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John Key’s trip marred by absence of leadership

John Key’s trip marred by absence of leadership


John Key’s choice not to raise women’s rights with the Saudi King and to reveal New Zealand troop’s location to international media instead of telling New Zealanders first are the latest in a series of leadership lapses by the Prime Minister, the Green Party said today.

John Key’s current tour of the Middle East, including Saudi Arabia, has been marred by embarrassments, starting with revelations he repeatedly pulled on a waitress’s ponytail, his decision not to raise women’s rights with the Saudi regime and now informing international media about the location of New Zealand troops.

“This trip will be remembered for its absence of leadership from the Prime Minister,” said Green Party Co-leader Metiria Turei.

“On this trip John Key looks like he has wanted to appease foreign leaders and journalists more than demonstrating leadership on our nation’s values or informing the New Zealand public about important issues.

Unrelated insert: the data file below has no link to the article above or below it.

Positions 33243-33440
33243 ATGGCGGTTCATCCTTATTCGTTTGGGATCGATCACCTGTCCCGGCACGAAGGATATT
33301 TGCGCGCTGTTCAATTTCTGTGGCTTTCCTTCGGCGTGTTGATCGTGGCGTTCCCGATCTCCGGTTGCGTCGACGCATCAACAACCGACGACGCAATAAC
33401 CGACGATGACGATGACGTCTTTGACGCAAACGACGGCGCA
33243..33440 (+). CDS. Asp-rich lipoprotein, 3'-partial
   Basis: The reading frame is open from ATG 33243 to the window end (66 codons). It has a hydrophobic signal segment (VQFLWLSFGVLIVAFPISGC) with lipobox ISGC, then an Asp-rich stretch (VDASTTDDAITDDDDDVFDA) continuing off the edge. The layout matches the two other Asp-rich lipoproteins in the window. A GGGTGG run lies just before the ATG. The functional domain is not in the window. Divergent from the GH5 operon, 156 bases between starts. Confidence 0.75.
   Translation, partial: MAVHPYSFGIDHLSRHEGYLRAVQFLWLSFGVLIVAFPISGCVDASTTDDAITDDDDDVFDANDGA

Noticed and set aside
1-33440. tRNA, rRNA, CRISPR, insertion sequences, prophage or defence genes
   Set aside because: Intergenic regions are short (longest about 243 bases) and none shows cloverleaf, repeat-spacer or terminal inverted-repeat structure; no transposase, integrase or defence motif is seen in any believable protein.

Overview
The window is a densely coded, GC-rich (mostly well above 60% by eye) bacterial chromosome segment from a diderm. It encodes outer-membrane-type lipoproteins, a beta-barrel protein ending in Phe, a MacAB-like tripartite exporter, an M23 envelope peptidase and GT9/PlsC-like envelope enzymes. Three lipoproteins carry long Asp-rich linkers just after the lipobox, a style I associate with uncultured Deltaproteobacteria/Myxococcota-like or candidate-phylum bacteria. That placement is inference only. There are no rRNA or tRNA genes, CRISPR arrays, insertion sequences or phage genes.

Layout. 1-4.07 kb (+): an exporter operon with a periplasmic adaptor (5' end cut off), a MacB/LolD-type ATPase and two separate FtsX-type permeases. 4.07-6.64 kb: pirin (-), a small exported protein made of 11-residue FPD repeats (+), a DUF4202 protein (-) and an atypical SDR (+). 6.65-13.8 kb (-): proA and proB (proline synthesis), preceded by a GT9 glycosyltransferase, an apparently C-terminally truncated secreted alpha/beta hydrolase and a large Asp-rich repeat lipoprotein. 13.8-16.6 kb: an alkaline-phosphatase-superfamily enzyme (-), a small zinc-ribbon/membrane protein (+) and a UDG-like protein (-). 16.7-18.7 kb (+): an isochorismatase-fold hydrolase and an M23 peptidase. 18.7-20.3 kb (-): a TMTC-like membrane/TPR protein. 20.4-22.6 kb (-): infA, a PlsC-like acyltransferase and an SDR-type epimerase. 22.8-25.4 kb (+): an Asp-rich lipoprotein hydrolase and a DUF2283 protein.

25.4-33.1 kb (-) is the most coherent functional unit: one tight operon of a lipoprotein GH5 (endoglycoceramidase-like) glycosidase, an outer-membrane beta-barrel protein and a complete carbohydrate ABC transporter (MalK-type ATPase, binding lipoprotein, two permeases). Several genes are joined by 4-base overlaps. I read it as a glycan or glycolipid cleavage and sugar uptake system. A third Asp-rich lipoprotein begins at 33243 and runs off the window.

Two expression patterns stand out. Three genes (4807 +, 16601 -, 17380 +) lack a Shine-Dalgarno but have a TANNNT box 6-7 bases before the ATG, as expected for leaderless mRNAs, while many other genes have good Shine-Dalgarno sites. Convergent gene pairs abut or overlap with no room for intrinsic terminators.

“Anyone watching his interviews over the weekend would have been left with the impression that the Prime Minister would be raising women’s rights with the Saudi regime. It shows a real absence of leadership that he chose not to, leaving it to lower ranked officials.

“The key human rights issues in Saudi Arabia are women’s rights. The fact he didn’t raise women’s rights directly means he must have gone soft on the issue.

“Women in Saudi Arabia are beheaded, not allowed to drive, and cannot leave their house without a chaperone. John Key let those women down by not showing some guts and directly raising their rights with their King.

“It feels like John Key put tariffs ahead of torture. Our foreign and trade policy needs to be more principled than that.

“John Key’s decision to brief Dubai journalists on New Zealand troops being in the UAE shows a serious lack of judgement.

“It is simply untrue for John Key to assume the details of the troop deployment is not a news story back home. There has been significant reporting on this issue and, on the back of ANZAC Day, heightened public interest in our military’s activities overseas.

“New Zealanders have a basic right to know about our military deployments. We are not asking for details that would put them in harm’s way, but if it is good enough to inform international media where they are then it is good enough to tell New Zealanders too.

“This lack of leadership becomes more common with third term Prime Ministers, who often prefer to spend long periods of time out of the country with foreign leaders and avoid domestic issues and media,” said Mrs Turei.

ends

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